Conscious Choice cover

From the press release: In this ground-breaking new history of early America, historian Robert Zimmerman not only exposes the lie behind The New York Times 1619 Project that falsely claims slavery is central to the history of the United States, he also provides profound lessons about the nature of human societies, lessons important for Americans today as well as for all future settlers on Mars and elsewhere in space.

 
Conscious Choice: The origins of slavery in America and why it matters today and for our future in outer space, is a riveting page-turning story that documents how slavery slowly became pervasive in the southern British colonies of North America, colonies founded by a people and culture that not only did not allow slavery but in every way were hostile to the practice.  
Conscious Choice does more however. In telling the tragic history of the Virginia colony and the rise of slavery there, Zimmerman lays out the proper path for creating healthy societies in places like the Moon and Mars.

 

“Zimmerman’s ground-breaking history provides every future generation the basic framework for establishing new societies on other worlds. We would be wise to heed what he says.” —Robert Zubrin, founder of founder of the Mars Society.

 

Available everywhere for $3.99 (before discount) at Amazon, Barnes & Noble, and all ebook vendors, or direct from the ebook publisher, ebookit. And if you buy it from ebookit you don't support the big tech companies and I get a bigger cut much sooner.


Someone in India finally reads its proposed oppressive space law

Link here. The analysis of India’s proposed new space law [pdf] is generally very negative, but strangely it avoids entirely the bill’s worst aspect, its requirement that everything launched by India into space must belong to the government.

Instead, the author focuses on how the bill’s broad language fails to deal with specific issues of insurance, the licensing of different kinds of space activities, and environmental pollution. In other words, it appears he cannot see the forest because of the trees.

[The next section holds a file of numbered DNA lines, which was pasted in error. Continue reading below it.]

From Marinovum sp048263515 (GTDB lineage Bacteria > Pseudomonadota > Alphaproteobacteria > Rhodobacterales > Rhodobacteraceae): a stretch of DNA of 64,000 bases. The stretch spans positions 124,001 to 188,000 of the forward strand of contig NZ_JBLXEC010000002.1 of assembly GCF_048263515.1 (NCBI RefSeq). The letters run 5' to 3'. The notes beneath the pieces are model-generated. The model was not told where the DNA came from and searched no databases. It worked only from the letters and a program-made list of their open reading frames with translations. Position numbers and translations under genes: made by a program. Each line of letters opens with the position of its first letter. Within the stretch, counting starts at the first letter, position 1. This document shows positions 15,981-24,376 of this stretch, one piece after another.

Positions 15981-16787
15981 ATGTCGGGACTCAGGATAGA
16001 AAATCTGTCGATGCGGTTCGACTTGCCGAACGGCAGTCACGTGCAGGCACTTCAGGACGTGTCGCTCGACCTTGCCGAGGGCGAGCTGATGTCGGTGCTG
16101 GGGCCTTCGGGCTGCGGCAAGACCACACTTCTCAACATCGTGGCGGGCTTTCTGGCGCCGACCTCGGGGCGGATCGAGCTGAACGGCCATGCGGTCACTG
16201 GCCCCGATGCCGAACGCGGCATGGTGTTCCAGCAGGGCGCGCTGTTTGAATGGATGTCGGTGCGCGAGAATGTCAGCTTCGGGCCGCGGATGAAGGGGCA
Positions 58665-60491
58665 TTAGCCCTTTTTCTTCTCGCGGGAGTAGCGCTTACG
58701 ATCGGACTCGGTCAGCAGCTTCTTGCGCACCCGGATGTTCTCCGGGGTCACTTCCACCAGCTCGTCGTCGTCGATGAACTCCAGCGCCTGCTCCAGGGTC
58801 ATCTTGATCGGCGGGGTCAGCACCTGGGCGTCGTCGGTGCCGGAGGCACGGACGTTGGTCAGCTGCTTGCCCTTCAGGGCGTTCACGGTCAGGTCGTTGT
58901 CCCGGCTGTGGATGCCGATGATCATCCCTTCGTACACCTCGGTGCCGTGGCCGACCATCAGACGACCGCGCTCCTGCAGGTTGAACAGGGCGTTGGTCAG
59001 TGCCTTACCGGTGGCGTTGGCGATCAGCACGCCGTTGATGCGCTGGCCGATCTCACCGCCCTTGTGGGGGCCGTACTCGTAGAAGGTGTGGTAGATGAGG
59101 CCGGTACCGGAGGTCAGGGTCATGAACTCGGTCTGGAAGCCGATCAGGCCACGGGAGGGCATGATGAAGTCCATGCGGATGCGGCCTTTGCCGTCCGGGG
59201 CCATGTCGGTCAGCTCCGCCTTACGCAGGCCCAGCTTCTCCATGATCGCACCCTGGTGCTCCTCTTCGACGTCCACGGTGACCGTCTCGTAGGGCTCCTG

In the end, however, in concluding that the bill as written does not serve the private sector he does make one good suggestion that I hope the Indian government takes to heart.

It will not do justice to the entrepreneurial community if this Bill is implemented as is. One of the exercises that can be conducted to align the Bill to enable a competitive ecosystem for commercial space in India is to conduct a review of international best practices in managing the space value chain and inducting them within the Bill.

In other words, read what other nations like the U.S. and Luxembourg are doing to encourage their private commercial space sector. India might find that the last entity allowed to own something in space should be the government.

Readers!
 

Please consider donating to Behind the Black, by giving either a one-time contribution or a regular subscription, as outlined in the tip jar below. Your support will allow me to continue covering science and culture as I have for the past twenty years, independent and free from any outside influence.


Your support is even more essential to me because I keep this site free from advertisements and do not participate in corrupt social media companies like Google, Twitter, and Facebook. I depend wholly on the direct support of my readers.


You can provide that support to Behind The Black with a contribution via Patreon or PayPal. To use Patreon, go to my website there and pick one of five monthly subscription amounts, or by making a one-time donation. For PayPal click one of the following buttons:
 


 

Or with a subscription with regular donations from your Paypal or credit card account:


 

If Patreon or Paypal don't work for you, you can support Behind The Black directly by sending your donation by check, payable to Robert Zimmerman, to
 

Behind The Black
c/o Robert Zimmerman
P.O.Box 1262
Cortaro, AZ 85652

2 comments

  • Narayan Prasad

    hi Bob,

    Thank you for noticing the article :)

    newspaceindia.com and cf.orfonline.org/wp-content/uploads/2017/02/Space2.0_Final_24Feb.pdf provide holistic insights on the state of private space sector in India.

  • Narayan Prasad: You are quite welcome. I was relieved to find someone in India who actually had read the draft law and didn’t like it. At the same time, I was disappointed that you made little mention in your column about the law’s power grab against property rights, its absolutely worst component.

Readers: the rules for commenting!

 

No registration is required. I welcome all opinions, even those that strongly criticize my commentary.

 

However, name-calling and obscenities will not be tolerated. First time offenders who are new to the site will be warned. Second time offenders or first time offenders who have been here awhile will be suspended for a week. After that, I will ban you. Period.

 

Note also that first time commenters as well as any comment with more than one link will be placed in moderation for my approval. Be patient, I will get to it.

Leave a Reply

Your email address will not be published. Required fields are marked *